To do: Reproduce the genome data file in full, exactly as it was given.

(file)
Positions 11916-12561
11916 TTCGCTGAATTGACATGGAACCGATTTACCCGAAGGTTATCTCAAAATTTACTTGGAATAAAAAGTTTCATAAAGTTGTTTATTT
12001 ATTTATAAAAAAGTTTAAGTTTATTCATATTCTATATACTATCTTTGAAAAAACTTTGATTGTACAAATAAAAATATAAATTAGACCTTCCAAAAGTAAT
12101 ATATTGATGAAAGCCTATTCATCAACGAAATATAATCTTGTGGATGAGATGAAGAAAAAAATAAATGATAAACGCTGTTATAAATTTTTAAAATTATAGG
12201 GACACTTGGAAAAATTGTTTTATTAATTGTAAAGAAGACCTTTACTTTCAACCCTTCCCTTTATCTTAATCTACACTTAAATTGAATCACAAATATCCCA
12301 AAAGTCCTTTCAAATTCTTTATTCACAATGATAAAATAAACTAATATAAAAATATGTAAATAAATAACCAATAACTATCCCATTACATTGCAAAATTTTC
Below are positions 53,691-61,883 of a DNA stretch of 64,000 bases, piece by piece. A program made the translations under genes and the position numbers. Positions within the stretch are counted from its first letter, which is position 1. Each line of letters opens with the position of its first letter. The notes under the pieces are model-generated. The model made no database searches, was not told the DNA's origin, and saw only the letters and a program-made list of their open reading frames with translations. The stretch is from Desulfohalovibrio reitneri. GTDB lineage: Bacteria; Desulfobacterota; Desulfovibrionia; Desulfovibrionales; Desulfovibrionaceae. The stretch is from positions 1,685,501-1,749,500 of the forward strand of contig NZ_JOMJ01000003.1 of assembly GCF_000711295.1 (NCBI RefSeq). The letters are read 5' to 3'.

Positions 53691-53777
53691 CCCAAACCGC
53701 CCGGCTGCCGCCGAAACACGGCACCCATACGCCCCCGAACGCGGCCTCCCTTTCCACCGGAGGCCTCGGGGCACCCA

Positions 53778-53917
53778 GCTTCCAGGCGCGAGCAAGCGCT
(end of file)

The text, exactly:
Positions 11916-12561
11916 TTCGCTGAATTGACATGGAACCGATTTACCCGAAGGTTATCTCAAAATTTACTTGGAATAAAAAGTTTCATAAAGTTGTTTATTT
12001 ATTTATAAAAAAGTTTAAGTTTATTCATATTCTATATACTATCTTTGAAAAAACTTTGATTGTACAAATAAAAATATAAATTAGACCTTCCAAAAGTAAT
12101 ATATTGATGAAAGCCTATTCATCAACGAAATATAATCTTGTGGATGAGATGAAGAAAAAAATAAATGATAAACGCTGTTATAAATTTTTAAAATTATAGG
12201 GACACTTGGAAAAATTGTTTTATTAATTGTAAAGAAGACCTTTACTTTCAACCCTTCCCTTTATCTTAATCTACACTTAAATTGAATCACAAATATCCCA
12301 AAAGTCCTTTCAAATTCTTTATTCACAATGATAAAATAAACTAATATAAAAATATGTAAATAAATAACCAATAACTATCCCATTACATTGCAAAATTTTC
Below are positions 53,691-61,883 of a DNA stretch of 64,000 bases, piece by piece. A program made the translations under genes and the position numbers. Positions within the stretch are counted from its first letter, which is position 1. Each line of letters opens with the position of its first letter. The notes under the pieces are model-generated. The model made no database searches, was not told the DNA's origin, and saw only the letters and a program-made list of their open reading frames with translations. The stretch is from Desulfohalovibrio reitneri. GTDB lineage: Bacteria; Desulfobacterota; Desulfovibrionia; Desulfovibrionales; Desulfovibrionaceae. The stretch is from positions 1,685,501-1,749,500 of the forward strand of contig NZ_JOMJ01000003.1 of assembly GCF_000711295.1 (NCBI RefSeq). The letters are read 5' to 3'.

Positions 53691-53777
53691 CCCAAACCGC
53701 CCGGCTGCCGCCGAAACACGGCACCCATACGCCCCCGAACGCGGCCTCCCTTTCCACCGGAGGCCTCGGGGCACCCA

Positions 53778-53917
53778 GCTTCCAGGCGCGAGCAAGCGCT